• Mirrorless. What you see in the viewfinder is what you’re shooting.

Cons

  • Longest viewfinder blackout makes rapid shooting a challenge. Not a problem for more stationary subjects. But, for running or jumping subjects, it can be a hindrance to catching the decisive moment.

  • Slowest focusing lenses

  • Slowest sync speed at 1/125th

  • Good video options in body, but most current lenses not designed for video. Focus by wire and focus breathing. So, even though the body has the same video features as the X-T3, the X-T3 is actually a bit more useful as a dedicated video camera.

  • Slowest workflow

Best Uses

  • Somewhat stationary subjects: still life, landscapes, fashion, portraits

  • Advertising jobs that need to be printed big and/or cropped in multiple ways for presentation 

  • When you have time with your subject and time to develop a shot

  • When technical image quality reigns supreme over shooting speed or volume

Okay, these are just a few of my own observations. As always, these are based on my own shooting practices, and your results may vary given your own shooting styles and subjects. These are three very different cameras and vary greatly in their skill sets and costs. But they can all get the job done.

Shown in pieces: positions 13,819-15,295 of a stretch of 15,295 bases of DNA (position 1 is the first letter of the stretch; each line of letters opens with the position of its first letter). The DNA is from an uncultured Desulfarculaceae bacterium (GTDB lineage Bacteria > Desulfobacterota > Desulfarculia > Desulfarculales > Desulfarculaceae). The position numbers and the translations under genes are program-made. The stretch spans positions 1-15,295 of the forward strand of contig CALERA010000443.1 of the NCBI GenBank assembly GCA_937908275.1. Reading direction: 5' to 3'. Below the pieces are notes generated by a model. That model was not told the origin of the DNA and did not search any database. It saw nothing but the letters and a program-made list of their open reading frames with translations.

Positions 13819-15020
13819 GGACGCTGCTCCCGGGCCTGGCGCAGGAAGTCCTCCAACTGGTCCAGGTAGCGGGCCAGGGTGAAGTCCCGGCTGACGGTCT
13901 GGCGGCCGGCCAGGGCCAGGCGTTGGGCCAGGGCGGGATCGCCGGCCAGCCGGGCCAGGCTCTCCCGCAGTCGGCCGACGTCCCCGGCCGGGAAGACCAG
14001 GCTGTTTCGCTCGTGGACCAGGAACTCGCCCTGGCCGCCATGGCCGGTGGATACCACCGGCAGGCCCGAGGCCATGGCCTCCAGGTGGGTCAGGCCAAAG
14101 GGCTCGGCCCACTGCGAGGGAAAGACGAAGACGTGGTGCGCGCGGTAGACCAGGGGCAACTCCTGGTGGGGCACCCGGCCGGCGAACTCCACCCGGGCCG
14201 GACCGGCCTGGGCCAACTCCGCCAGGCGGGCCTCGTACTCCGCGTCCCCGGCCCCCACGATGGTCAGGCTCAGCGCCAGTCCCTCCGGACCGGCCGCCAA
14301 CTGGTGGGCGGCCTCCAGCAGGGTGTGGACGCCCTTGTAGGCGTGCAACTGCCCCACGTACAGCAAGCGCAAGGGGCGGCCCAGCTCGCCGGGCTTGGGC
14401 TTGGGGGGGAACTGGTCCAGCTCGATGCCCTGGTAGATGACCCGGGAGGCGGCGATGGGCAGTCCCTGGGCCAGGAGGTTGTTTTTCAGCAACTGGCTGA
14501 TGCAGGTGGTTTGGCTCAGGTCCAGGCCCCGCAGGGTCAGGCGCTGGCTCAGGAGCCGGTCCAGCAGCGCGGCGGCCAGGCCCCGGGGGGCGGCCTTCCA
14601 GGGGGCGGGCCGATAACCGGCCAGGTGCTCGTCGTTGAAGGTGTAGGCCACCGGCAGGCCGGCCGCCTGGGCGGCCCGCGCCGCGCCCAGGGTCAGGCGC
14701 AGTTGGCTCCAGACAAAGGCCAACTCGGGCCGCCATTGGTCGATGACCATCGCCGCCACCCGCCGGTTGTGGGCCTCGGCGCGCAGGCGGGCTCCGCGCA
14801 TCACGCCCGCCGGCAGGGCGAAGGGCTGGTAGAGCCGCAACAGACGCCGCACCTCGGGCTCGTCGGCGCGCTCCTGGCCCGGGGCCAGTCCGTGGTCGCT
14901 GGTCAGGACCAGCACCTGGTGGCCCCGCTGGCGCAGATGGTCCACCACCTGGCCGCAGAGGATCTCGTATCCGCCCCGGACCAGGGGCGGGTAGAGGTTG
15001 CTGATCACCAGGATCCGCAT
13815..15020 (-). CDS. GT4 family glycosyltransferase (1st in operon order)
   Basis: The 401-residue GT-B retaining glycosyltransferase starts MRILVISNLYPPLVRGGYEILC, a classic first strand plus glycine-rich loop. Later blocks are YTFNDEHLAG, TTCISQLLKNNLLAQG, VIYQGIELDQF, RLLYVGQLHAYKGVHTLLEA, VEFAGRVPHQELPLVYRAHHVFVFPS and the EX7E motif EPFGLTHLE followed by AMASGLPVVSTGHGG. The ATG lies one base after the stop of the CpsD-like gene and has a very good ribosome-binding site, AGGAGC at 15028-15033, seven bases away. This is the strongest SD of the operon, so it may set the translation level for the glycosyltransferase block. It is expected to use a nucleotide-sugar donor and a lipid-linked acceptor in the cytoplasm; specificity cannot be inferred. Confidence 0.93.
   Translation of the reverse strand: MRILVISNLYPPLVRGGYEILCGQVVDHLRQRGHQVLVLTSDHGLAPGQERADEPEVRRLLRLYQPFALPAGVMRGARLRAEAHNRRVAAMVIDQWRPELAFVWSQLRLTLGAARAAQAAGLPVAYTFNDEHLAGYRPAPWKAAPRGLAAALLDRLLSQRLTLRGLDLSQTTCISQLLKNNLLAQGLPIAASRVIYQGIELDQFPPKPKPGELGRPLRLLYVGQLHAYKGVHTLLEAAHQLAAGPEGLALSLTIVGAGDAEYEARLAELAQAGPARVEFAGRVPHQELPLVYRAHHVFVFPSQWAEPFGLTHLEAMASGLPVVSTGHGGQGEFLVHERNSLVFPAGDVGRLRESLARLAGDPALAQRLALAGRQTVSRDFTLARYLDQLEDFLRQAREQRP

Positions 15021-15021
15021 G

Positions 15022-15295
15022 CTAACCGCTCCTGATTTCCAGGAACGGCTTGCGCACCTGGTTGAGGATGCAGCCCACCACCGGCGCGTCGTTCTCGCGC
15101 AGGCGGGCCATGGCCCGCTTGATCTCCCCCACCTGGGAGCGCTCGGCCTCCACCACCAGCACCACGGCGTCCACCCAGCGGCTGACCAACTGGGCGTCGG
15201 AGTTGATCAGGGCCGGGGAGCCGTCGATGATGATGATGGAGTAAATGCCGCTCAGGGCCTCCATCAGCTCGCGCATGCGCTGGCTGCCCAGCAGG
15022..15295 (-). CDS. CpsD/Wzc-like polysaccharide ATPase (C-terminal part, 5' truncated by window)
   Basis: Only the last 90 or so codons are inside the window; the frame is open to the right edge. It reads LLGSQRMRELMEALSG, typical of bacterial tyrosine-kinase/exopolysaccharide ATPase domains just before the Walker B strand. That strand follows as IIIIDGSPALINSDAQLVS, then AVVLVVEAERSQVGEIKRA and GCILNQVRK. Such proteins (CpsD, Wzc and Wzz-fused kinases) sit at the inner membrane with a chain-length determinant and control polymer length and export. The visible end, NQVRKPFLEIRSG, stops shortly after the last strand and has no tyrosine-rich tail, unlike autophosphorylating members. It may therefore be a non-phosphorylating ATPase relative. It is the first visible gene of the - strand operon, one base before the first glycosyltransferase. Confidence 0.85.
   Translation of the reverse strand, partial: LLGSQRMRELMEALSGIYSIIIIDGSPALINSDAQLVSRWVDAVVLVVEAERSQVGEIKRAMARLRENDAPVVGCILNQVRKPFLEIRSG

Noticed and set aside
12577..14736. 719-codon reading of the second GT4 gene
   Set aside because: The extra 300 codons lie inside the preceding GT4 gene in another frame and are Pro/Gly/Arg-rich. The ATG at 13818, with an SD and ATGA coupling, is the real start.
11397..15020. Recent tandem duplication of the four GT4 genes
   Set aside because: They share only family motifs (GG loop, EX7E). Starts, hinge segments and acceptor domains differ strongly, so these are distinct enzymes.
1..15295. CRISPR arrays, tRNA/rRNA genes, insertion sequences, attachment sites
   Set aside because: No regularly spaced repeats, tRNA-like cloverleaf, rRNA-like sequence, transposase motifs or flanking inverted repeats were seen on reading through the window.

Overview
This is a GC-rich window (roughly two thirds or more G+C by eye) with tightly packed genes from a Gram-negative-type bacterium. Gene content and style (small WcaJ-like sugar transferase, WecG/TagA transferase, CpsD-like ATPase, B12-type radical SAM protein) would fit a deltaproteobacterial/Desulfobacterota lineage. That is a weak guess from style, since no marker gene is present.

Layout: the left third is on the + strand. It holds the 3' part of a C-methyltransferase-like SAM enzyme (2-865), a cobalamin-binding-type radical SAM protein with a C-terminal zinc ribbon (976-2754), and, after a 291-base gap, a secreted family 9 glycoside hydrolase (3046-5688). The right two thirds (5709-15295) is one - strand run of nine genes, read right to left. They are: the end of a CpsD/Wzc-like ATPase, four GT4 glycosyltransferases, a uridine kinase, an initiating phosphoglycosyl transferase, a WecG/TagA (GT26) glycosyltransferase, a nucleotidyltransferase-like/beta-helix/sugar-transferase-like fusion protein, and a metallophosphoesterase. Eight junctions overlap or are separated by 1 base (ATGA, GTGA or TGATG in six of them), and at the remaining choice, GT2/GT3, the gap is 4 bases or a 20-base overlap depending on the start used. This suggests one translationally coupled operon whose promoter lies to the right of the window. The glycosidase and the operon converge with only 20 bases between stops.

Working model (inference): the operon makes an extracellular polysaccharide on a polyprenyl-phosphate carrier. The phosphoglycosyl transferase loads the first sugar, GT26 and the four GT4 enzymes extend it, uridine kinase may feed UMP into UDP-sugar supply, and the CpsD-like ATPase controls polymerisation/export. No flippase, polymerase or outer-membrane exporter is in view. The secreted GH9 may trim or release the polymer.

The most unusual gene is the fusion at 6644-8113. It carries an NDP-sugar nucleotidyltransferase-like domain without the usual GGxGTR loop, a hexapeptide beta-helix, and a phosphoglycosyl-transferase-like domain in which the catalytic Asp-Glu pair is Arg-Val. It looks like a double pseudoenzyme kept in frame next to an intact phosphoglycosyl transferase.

All of which reminds me that it’s worthwhile to spend a bit of time getting to know the camera you own before looking for something better. Its greatness might just surprise you.

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6 Comments

Certainly seems reasonable to me.

Colin Corwin's picture

Thank you for writing this, it’s exactly what I needed to read today!

Matthew Teetshorn's picture

I shoot on the X-T3 and with the battery grip and some decent portrait glass, you can get back some of that 'presence' factor. Take it off and put on the 23/35 primes and you're in stealth mode. Love it!

Kirk Darling's picture

All of those cameras handle better than that old tank Mamiya C330.

Great ‘real world’ review.